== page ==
- If a budget feels overwhelming – don’t worry! We know that creating a budget can feel challenging at first, which is why we’ve created a downloadable Guide to Writing a DBACE plan to help.
- If you need a template to help you budget, there are plenty of resources online that will help you.
- And remember, you could ask a tutor or a friend to look at your budget and check it adds up.
Do the judges prefer a ‘type’ of project plan? e.g. Social, Business-led, Digital?
- There is no typical, preferred or “ideal” business or project idea.
- Deutsche Bank wants to help creatives to make a living from their talent. It’s less important what you do, more important the impact it will have on your future. Providing you can demonstrate that your project or business idea plus the DBACE funding will kick-start your career, that it is visionary and you can deliver it, then go for it!
Should I include cash flow and project budget for my other business activities too?
- It depends on how closely related the other business activities are linked to your proposal. If your art project is very dependent for its success on the success of the other business activities, then you should include a cashflow for both. However, if the other activities are quite separate, then refer to them but don’t include a cashflow or budget.
What crucial things do people tend to leave out of their applications that would have otherwise made them successful?
- It’s not necessarily the case that people leave things out – it’s more that applicants don’t give enough detail, or show the depth of their knowledge about their project/business plan. Clearly articulating your creative vision is vital. Our judges come from both business and creative worlds so they may not be experts in your field. Ask someone who is not connected to your project to read your plan, and if there are areas that don’t make sense, make sure they are clarified.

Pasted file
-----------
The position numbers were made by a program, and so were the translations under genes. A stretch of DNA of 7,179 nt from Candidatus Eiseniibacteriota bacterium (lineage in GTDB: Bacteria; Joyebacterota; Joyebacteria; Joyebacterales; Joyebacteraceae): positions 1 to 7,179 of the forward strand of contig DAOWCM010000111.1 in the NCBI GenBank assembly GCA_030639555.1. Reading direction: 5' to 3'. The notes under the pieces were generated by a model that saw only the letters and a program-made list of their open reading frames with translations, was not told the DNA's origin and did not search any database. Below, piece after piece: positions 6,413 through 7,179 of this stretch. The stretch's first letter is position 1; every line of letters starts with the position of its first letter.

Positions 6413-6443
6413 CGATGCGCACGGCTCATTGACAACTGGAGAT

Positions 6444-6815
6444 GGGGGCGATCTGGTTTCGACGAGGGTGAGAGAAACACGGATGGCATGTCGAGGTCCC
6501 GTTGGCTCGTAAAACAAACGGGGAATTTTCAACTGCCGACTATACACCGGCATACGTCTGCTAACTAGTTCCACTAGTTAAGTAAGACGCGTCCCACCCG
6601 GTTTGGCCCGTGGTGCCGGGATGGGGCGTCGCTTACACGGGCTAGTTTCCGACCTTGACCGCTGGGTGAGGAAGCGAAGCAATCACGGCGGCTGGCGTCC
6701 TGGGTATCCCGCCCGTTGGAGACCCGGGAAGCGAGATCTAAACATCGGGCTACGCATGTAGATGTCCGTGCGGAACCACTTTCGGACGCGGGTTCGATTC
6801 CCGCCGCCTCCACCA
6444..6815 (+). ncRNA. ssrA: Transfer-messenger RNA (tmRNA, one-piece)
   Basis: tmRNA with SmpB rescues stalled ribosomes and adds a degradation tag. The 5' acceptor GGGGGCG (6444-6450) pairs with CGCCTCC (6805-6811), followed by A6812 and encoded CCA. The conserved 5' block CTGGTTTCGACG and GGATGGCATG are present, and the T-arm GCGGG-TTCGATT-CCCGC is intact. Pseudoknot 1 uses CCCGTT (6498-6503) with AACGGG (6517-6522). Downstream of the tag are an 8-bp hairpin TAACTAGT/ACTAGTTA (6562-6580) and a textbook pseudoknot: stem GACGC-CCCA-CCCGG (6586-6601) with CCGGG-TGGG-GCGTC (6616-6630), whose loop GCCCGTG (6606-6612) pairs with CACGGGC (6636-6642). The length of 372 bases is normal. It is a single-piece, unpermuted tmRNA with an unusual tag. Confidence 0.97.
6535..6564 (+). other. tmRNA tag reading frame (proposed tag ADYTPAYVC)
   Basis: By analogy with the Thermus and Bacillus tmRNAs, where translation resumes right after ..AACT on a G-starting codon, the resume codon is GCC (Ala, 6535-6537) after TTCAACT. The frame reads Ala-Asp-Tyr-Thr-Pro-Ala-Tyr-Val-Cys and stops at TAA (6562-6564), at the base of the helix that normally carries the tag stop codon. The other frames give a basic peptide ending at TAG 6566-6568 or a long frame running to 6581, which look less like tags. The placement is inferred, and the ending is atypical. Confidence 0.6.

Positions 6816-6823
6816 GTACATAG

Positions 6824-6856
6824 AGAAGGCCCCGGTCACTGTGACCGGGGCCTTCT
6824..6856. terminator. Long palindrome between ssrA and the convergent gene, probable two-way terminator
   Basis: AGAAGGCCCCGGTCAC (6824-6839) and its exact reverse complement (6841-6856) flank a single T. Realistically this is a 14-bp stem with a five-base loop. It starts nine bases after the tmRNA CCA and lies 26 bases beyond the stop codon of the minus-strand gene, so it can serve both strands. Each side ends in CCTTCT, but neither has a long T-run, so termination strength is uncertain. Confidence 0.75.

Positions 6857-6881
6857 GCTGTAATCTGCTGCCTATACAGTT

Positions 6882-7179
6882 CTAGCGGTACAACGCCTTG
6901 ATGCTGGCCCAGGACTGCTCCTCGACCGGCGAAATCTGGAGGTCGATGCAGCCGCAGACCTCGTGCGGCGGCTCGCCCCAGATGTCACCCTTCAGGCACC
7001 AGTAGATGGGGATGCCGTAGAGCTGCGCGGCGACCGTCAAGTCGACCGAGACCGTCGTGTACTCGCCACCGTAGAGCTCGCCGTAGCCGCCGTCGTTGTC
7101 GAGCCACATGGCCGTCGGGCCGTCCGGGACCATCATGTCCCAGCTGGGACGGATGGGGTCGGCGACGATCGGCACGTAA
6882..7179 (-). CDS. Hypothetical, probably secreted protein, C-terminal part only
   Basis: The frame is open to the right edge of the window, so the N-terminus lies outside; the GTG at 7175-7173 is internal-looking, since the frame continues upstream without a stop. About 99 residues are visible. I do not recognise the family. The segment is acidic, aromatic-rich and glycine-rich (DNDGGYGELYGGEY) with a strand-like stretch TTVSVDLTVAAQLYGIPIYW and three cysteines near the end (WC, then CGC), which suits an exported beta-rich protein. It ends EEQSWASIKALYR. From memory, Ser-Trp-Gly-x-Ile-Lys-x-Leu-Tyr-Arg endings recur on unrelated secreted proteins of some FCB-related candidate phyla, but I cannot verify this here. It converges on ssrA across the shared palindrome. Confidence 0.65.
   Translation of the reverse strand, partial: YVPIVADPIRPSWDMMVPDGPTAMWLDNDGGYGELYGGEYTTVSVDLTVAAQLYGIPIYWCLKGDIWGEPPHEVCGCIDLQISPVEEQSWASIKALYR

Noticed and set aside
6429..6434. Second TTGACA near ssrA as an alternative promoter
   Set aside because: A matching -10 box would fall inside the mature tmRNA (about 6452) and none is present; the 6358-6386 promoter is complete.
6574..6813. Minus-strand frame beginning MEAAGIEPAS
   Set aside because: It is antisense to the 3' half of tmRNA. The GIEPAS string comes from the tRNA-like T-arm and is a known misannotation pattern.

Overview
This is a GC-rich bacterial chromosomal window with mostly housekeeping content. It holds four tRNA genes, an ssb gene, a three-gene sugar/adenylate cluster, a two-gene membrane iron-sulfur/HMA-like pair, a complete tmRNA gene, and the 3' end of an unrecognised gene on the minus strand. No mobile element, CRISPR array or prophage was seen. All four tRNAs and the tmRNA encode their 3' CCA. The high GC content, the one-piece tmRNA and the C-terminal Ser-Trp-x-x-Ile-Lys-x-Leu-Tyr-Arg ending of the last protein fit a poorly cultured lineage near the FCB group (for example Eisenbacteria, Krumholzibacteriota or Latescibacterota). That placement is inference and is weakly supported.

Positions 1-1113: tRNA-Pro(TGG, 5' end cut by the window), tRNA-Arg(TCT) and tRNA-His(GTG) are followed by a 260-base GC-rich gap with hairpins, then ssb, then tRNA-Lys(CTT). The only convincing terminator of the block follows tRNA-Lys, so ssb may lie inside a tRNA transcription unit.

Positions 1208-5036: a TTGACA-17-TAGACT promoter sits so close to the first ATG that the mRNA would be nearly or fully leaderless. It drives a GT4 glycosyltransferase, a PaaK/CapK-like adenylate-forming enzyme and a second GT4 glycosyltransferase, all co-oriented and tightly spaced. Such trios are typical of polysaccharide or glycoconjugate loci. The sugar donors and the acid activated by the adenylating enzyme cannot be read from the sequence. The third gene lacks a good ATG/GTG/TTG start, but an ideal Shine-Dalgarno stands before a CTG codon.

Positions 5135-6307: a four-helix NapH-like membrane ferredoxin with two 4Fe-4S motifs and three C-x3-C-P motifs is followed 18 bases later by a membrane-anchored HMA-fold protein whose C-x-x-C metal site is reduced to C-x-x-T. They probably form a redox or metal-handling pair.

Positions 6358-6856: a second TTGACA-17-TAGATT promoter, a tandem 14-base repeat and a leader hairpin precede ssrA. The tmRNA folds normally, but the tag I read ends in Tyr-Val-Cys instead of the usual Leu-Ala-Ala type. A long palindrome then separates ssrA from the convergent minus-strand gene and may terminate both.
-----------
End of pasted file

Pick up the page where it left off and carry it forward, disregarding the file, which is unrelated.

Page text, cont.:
What sort of supporting materials should be submitted?
- In the online application, we ask for one jpeg image (ideally over 1000px wide) that represents your work or your project. This will also be used as your promotional image on our website if you are shortlisted. You may include further images within the content of your plan.
- If you are a musician, filmmmaker or performer and there are recordings of your work that are relevant, we suggest including links to these within your plan and application.
Can I bring additional materials/prototypes to the pitching day if I am shortlisted?
- Yes, but please only bring items relating to your specific business or project idea. If you’re shortlisted we’ll be in touch to talk to you about this.
If a group is shortlisted, is it okay if only the lead applicant attends the pitching day?
- Yes. Although the judges like to meet the whole team to understand the dynamics of the project, if it’s not possible, think of a fun and creative way to include the personalities/credentials of the rest of your team. Your team are fundamental to the strength of your business/project plan and idea, so make sure you mention them.